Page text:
On a whirlwind tour of New Zealand’s Botanical Gardens, you’ll be inspired and awed. You’ll find curious plant collections, stunning landscape design, peaceful spots to unwind, often with sustainability top of mind. Throughout New Zealand, botanical gardens are unique to their regions and to the creative minds behind them – from the lush New Zealand natives of Zealandia to the international time-travel of Hamilton Gardens to the historic Wellington Botanical Gardens. Here at Aston Norwood, we know our gardens, and we’ve put together a list of the must-see botanical gardens of New Zealand.
Wellington Botanical Gardens
The well-established Wellington Botanical Gardens (since way back in 1868) are smack bang in the middle of Wellington – 25 hectares of botanical collections, all on a slope that gives you impressive views of Wellington City and the harbour. Right above the CBD, you’re close to shopping areas and parliament. The cable car will take you from Lambton Quay up to the top of the gardens, and you can walk back down through the gardens. The gardens include protected native forest has a vibe of being a million miles away from the city, huge conifers, many dazzling flower beds, the Lady Norwood rose garden with 106 formal rose beds, the tropical Begonia House, and the Discovery Garden for children (which has lots of great learning about the uses of plants, from medicine to food, fibre and construction). And of course, it has a fantastic duck pond.
Zealandia is an incredible example of what is possible for New Zealand flora and fauna when introduced predators are removed: we’re all very familiar with the success stories of the kaka, kiwi, tieke, tuatara and other animals thriving in this fully-fenced urban sanctuary in Wellington, but the flora sustaining them all is incredible. Mamaku and ponga tree ferns tower, clematis climbs, kiekie and harakeke rustle, kawakawa clusters, and supplejack sprawls. The kowhai trees thrive, with their new growth able to flourish without browsers like possums and rabbits. The largest fuchsia species in the world, Kotukutuku/tree fuchsia grows tall on quickly without possums that can destroy whole trees elsewhere, and you’ll see the kotukutuku hollows used as nests by kaka and kakariki. Recently, the extremely rare, endemic parasitic plant Pua o te Reinga (Dactylanthus taylorii) was planted at Zealandia, with seeds from Pureora Forest Park. Zealandia is a jungle that makes up one of the lushest collections of New Zealand native plants you’ll find in the country.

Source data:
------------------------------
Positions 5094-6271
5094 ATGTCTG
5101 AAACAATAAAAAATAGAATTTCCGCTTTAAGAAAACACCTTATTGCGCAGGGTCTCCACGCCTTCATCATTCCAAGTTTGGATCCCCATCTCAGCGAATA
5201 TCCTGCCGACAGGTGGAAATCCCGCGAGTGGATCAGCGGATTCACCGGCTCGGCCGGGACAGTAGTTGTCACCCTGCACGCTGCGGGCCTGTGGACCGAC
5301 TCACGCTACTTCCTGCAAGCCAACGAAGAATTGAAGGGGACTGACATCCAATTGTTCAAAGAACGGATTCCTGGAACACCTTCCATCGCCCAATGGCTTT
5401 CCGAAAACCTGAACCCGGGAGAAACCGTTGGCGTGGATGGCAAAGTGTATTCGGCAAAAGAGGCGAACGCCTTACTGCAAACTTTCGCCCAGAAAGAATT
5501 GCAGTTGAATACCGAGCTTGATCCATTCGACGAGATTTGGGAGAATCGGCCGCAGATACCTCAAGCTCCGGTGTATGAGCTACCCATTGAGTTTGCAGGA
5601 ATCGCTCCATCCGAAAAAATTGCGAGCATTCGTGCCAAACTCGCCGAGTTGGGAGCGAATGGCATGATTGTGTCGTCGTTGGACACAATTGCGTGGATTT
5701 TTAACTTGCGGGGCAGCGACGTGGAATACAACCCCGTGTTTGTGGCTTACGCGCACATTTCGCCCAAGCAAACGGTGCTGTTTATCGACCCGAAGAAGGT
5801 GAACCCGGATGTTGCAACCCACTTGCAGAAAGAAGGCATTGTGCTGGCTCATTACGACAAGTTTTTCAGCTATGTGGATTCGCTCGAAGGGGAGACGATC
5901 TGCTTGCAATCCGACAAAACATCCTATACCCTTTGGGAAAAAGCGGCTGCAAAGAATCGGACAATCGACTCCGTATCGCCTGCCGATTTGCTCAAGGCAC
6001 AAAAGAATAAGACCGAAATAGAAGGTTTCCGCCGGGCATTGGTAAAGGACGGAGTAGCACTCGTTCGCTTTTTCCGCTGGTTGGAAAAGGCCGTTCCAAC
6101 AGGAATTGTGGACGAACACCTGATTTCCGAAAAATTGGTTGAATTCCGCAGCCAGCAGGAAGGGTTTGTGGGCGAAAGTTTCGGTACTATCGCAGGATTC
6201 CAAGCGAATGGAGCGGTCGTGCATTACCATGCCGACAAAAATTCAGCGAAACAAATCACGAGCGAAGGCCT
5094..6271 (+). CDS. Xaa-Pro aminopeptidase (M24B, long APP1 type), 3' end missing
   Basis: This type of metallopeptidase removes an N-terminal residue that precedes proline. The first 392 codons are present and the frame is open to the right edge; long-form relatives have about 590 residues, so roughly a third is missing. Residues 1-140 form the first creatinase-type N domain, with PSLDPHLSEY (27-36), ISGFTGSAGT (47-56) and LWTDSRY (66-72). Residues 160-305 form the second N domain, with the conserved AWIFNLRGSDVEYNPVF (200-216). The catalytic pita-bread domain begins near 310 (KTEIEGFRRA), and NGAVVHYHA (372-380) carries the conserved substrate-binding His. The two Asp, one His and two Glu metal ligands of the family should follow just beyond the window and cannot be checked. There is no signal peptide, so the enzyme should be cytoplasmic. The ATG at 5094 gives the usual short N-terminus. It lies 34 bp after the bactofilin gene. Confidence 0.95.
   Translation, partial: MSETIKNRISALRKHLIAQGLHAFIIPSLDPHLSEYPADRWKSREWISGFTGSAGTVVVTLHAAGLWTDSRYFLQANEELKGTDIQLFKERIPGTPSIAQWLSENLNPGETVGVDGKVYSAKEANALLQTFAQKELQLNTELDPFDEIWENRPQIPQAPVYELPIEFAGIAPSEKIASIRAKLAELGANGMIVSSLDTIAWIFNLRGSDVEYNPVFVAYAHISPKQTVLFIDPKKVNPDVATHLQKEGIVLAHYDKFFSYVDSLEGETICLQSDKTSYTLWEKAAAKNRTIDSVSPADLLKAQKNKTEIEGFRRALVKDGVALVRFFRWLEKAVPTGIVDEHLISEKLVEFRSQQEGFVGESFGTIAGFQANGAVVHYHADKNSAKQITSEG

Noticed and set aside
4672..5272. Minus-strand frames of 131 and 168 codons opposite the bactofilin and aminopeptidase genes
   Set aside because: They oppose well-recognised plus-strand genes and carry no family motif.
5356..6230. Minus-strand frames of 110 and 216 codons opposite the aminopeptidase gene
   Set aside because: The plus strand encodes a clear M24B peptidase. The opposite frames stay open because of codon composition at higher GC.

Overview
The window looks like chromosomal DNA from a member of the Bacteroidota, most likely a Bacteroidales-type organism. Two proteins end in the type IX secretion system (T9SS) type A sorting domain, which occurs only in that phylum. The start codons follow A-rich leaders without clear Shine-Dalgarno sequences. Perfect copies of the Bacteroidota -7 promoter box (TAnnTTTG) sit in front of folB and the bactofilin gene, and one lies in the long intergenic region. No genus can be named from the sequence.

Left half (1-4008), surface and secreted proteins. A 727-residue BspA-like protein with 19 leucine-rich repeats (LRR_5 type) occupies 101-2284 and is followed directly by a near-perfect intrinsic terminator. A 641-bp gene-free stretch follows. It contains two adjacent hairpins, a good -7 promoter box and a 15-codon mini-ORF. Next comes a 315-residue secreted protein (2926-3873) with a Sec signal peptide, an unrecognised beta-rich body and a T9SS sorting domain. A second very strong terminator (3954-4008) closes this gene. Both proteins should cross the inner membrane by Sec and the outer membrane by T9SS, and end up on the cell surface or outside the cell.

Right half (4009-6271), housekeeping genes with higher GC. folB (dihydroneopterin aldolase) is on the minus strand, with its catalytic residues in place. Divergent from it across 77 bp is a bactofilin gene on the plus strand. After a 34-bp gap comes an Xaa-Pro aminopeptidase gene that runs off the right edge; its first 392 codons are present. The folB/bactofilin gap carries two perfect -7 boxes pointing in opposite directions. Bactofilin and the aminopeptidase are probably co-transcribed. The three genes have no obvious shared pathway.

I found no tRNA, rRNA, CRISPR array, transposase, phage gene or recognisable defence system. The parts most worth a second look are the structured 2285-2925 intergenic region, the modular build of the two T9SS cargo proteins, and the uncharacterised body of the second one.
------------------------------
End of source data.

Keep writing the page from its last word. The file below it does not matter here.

Auckland Botanic Gardens
The Auckland Botanic Gardens are 64 hectares of gently contoured amazingness conveniently on the major arterial route of State Highway 1. They hold unique gardens, landscapes and 10 hectares of native forest. The plants are from northern New Zealand as well as from all around the world (some that are threatened, and enough diversity that there is something in flower all year round). Scattered throughout you’ll find incredible sculpture by New Zealand artists – with more being added regularly. These gardens are very child-friendly – children and parents will love the Potter Children’s Garden: it showcases the amazing ways plants adapt all over the world, with a replica desert garden, jungle, meadow and bog, it introduces sustainable rainwater collection and growing green roofs, and they can explore connections in nature such as the special relationship between the kereru and the puriri. Other gardens include the Gondwana Arboretum chocka with ancient spiky curiosities, an African Plants Garden, the Spring Blossom Valley and many many more. There is also a lovely café and an events centre.